Coast KZN

17 Jul 2018

Facts you need to know about the Bird of the Year

Judi Davis (South Coast Herald) Picture: Meet the African black oyster catcher, our 2018 Bird of the Year

Facts you need to know about the Bird of the Year This striking black and red shoreline dweller is a conservation success.

REPRESENTING a modern-day conservation success story, our African black oyster catcher (Haematopus moquini) is a good choice as Birdlife South Africa’s 2018 Bird of the year.

It is a great story. I remember the excitement many years ago when a couple of pairs of these gorgeous shore birds were spotted on KwaZulu-Natal’s Lower South Coast. Local birders rushed to see these unusual visitors but, when the excitement died down, it was clear they planned to settle in this area. Today, the oyster catcher is a fairly common sight along our shores.

Recently I enjoyed a visit to Nature’s Valley, which is part of the mosaic of conserved areas that make up the Sanparks Garden Route National Park. Members of Nature’s Valley Trust are working with Sanparks to conserve our near-endemic bird of the year and the two organisations have provided excellent educational material on the oyster catcher at the entrance to the beach and on line.

Speaking to members of Nature’s Valley Trust, it seems as if conservation methods are meeting with huge success.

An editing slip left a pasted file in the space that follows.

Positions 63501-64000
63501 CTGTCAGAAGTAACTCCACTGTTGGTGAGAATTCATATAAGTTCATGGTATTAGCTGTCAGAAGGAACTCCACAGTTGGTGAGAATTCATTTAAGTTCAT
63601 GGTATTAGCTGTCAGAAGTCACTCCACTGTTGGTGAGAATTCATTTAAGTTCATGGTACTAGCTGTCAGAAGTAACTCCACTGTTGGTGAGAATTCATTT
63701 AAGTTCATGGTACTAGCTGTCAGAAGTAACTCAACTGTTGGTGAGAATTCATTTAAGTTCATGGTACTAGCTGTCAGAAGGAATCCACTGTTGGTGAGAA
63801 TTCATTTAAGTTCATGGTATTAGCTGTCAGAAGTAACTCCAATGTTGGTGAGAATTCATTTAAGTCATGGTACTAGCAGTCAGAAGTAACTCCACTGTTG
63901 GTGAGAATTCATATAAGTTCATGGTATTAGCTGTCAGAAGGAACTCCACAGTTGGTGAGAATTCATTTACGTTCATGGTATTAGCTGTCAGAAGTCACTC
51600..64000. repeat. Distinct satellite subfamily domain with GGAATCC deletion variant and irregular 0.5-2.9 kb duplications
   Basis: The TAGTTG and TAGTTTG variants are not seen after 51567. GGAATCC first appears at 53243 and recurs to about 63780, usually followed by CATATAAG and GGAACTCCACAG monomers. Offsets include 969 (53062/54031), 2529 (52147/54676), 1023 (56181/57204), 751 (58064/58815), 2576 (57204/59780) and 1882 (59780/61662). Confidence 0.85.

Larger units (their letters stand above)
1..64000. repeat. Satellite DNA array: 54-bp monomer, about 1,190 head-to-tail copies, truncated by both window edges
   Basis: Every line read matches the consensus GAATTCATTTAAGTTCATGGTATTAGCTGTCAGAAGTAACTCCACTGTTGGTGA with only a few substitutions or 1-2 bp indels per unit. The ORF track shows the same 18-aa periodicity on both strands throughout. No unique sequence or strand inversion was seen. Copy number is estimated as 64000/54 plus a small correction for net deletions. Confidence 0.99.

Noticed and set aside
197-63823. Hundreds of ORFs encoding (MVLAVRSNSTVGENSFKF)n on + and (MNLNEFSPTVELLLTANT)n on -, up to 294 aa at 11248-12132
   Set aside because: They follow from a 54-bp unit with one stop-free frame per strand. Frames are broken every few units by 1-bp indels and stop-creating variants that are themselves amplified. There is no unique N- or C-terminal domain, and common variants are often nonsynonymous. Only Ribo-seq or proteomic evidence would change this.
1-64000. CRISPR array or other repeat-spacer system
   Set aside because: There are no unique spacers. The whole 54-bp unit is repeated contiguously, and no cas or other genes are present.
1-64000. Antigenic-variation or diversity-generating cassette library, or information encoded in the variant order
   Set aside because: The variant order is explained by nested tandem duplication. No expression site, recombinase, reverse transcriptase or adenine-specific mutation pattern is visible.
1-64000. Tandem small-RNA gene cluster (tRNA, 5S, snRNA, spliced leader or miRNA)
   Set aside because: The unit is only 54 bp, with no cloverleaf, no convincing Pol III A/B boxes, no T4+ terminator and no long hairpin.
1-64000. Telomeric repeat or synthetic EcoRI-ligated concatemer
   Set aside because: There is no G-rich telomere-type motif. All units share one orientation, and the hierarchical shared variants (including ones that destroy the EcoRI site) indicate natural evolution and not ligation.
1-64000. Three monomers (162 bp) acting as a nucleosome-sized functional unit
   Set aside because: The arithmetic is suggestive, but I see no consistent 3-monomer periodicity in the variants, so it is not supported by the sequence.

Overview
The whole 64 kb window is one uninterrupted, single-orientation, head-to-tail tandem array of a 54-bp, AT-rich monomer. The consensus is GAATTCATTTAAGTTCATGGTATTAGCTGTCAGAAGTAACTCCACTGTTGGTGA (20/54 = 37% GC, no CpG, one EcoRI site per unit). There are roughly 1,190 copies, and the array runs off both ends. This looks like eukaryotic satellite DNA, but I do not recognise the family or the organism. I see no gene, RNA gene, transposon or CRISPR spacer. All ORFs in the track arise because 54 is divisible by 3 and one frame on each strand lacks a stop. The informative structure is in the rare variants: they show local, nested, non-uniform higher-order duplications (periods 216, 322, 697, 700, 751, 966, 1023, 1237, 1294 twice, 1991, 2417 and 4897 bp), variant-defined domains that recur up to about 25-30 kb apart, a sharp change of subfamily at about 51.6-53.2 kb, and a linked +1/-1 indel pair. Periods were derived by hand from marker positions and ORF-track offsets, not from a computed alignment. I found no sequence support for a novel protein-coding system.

Conservation efforts were started by the Percy Fitzpatrick Institute of African Ornithology in 1998 when the African black oyster Catcher was categorised as a threatened species.

According to Birdlife South Africa the population of these seaside dwellers has increased dramatically since then. In 2000 its regional red listing status was downgraded from Near Threatened to Least Concern.

Nature’s Valley Trust members told me that the conservation programme had done much to assist the oyster catcher and this work had been enhanced by the spread of the alien Mediterranean mussel, which provided extra food for the bird. The ban on driving on South African beaches had played a major part in boosting African black oyster catcher numbers.

However this bird is not quite out of the woods yet. It still faces serious threats from coastal development an the subsequent habitat loss. Breeding birds are also susceptible to disturbances by beach visitors and their dogs. The good news is that Nature’s Valley Trust and Birdlife South Africa are putting together innovative ways to allow humans, dogs and shoreline birds to share our magnificent shoreline without harming nature.

Here are some interesting facts about our handsome bird of the year:
* The African black oyster catcher is a near-endemic and is only found on the Namibian and South African shoreline and off-shore islands.

* It is a handsome, black shoreline dweller with red eyes, bill and legs.

* Although it is called an oyster catchers it feeds on a wide range of sea creatures, including mussels, limpets and cockles.

* The male and female mate for life.

* The oyster catchers mostly breed at the beginning of summer, usually laying two greenish eggs in an exposed scrape in the sand, making eggs and chicks very vulnerable to predation and disturbance. Threats include natural predators like jackals, genets and snakes as well as humans, their vehicles and their dogs.